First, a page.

Baxter’s Requiem by Matthew Crow | @mattthewcrow @CorsairBooks #BaxtersRequiem @annecater #RandomThingsTours

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About the Book

Mr Baxter is ninety-four years old when he falls down his staircase and finds himself resident at Melrose Gardens Retirement Home.

Baxter is many things – raconteur, retired music teacher, rabble-rouser, bon viveur; but ‘good patient’ he is not. Indeed, Melrose Gardens is his worst nightmare. Then he meets Gregory.

Greg is just nineteen years old, but he has already suffered a loss so heavy that he is in danger of giving up on life before he even gets going. Seeing the boy’s pain, Baxter decides to take him under his wing.

Together they embark on a spirited journey to the war graves of Northern France, for Baxter to pay tribute to the love of his life; the man he waved off to fight in a senseless war; the man who never returned.

As Baxter shares his memories, Gregory starts to see that life need not be a matter of mere endurance; that the world is huge and beautiful; that kindness is strength; and that the only way to honour the dead, is to live every last second we have while we’re here.

 

My Thoughts

Mr Baxter is 94 years old and not happy to be a resident at Melrose Gardens Retirement Home. Greg is 19 and ends up working at the care home where he meets Baxter. Initially it doesn’t seem possible that a directionless young adult and forthright Baxter would get along but somehow they forge a connection.

I started reading this after lunch one day and I literally didn’t put it down until I’d turned the last page later on that afternoon. I was pulled into this story from the opening pages and I just had to keep reading.

I had a soft spot for Baxter from the start, he gives off a grumpy vibe but you can see very quickly that he has a great sense of humour. There is a moment very early on in the book when Baxter has a chat with his doctor about music and I properly laughed when I read it. My husband loves jazz and I can’t bear it so me and Baxter were like kindred spirits from the off!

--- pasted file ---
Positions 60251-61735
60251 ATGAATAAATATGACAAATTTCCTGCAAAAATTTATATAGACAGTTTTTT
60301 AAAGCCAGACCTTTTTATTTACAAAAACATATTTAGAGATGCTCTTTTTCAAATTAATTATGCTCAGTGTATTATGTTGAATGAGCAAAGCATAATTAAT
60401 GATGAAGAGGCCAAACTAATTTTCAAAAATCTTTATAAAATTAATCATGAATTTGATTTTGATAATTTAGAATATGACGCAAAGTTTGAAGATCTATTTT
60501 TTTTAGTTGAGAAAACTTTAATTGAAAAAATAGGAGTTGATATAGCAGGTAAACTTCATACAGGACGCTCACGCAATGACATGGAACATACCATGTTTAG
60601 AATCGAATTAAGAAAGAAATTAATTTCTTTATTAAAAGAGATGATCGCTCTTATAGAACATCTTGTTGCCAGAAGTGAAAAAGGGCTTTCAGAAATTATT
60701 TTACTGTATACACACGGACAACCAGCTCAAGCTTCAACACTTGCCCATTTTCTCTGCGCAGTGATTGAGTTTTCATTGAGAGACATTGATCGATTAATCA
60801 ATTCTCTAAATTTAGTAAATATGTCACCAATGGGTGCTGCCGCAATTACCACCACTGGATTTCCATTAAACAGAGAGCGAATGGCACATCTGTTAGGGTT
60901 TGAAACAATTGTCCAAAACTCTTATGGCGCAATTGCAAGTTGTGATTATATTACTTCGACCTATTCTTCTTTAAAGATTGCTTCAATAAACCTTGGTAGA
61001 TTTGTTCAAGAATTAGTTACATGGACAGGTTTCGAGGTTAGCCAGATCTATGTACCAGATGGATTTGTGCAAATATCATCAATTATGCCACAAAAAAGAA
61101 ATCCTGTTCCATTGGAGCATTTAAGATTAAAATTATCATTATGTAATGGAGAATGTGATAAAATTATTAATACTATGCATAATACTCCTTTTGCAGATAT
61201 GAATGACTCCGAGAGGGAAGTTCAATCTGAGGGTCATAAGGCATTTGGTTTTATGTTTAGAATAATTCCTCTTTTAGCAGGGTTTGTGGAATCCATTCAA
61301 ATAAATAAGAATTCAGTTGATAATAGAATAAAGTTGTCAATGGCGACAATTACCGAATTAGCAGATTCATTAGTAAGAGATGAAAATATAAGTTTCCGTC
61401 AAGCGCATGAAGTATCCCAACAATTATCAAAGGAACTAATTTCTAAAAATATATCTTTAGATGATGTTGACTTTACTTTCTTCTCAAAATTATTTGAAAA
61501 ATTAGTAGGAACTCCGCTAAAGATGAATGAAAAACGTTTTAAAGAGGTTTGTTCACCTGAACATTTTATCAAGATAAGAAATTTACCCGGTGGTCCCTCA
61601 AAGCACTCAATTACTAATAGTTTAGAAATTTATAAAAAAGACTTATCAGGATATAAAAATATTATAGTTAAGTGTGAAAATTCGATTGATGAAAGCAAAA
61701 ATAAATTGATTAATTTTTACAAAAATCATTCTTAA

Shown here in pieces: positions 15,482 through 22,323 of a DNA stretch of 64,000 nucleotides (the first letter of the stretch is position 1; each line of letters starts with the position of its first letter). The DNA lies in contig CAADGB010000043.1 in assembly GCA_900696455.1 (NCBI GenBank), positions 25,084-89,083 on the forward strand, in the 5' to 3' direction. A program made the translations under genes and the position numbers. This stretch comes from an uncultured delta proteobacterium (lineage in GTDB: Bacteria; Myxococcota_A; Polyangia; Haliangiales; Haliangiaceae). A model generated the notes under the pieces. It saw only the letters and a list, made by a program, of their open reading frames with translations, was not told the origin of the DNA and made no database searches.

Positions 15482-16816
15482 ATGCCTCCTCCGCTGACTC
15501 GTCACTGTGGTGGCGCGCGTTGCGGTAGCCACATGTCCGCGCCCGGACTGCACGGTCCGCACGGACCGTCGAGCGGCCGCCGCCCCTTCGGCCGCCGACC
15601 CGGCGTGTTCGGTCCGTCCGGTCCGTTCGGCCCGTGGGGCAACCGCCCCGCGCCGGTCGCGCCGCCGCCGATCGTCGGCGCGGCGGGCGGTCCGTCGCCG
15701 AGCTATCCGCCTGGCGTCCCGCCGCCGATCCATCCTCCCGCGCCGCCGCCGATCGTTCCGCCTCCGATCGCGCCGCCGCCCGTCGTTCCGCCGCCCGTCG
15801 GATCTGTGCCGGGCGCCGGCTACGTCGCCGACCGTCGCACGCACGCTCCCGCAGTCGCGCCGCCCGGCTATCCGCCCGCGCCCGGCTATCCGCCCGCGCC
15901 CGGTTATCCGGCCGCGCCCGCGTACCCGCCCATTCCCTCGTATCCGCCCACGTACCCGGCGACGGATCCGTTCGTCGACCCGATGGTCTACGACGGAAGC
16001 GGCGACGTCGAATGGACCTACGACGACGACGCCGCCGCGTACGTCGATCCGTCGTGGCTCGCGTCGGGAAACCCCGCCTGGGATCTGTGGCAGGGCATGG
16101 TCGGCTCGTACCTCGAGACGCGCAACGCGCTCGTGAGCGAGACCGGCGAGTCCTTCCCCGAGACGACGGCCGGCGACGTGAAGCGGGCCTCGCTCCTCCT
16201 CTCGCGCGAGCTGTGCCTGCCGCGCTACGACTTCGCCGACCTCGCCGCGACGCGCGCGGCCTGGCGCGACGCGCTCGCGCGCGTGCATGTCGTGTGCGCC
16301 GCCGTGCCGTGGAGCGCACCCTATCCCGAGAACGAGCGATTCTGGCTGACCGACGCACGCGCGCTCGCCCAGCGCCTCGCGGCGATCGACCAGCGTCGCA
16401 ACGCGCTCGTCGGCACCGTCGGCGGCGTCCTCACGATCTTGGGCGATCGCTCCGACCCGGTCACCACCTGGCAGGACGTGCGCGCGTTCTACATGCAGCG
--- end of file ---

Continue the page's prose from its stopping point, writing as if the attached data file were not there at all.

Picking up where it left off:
‘”Are you fond of music?”

“I like jazz.”

“So that’s a no then […] If you can’t carry a tune then learn a f*cking trade”.

Baxter also has a real caring side for those who are struggling, he doesn’t show it all the time but you can sense it’s there. Greg made my heart ache; it’s so awful to read about a young person who is carrying so much on his shoulders. He has been through the most awful loss and he has no one in his life that he can talk to. His dad has shut down and won’t face up to things and so Greg is on his own with his grief. He ends up working at the retirement home and Baxter immediately realises that Greg isn’t just a sullen young man but is actually in such pain and torment.

‘[Greg] felt like there was a lifetime of conversation inside him, somewhere, and hoped that one day he’d find a companion who would encourage it to emerge.’

The friendship that grows between Greg and Baxter is heartwarming, I absolutely adored seeing them getting to know each other. It’s never mawkish despite the heartbreak that each of them has gone through – Matthew Crow hits the most perfect tone in the way these two men get to know more about each other. Baxter begins to bring Greg out of himself a bit more, and Greg seems to brighten Baxter’s days without even realising he’s doing it. Alongside this present day story we get to hear Baxter’s back story and I was enthralled. He found the great love of his life as quite a young man and for a while they lived in a cocoon in Baxter’s house. They were hopeful that one day they could go out as a couple but for that moment in time they were just so happy to have found each other. But then the war broke out and Thomas is called up. I shed tears when this happened, and again when he actually left. I can’t even begin to imagine what it must have been like to see your soul mate go off to war not knowing if you’ll ever get them back home with you again.

“When she passed […] it blew through me like a f*cking hurricane. Nobody understood, you see. Nobody had lost what I had lost. We’d all suffered, granted. But grief, it’s a different shape for everyone”.

“It’s a different size, too.”

Over the course of the novel we learn more about Greg’s story and, for me, it just began to feel like Greg and Baxter were destined to meet. Their paths crossed at a time when they both had a growing need for closure, for someone who would make time for them and they forged a beautiful friendship. I loved how Baxter helped Greg gain a bit more confidence to make friends with people around the home. It was wonderful to meet Winnifred – I want to be her when I grow up!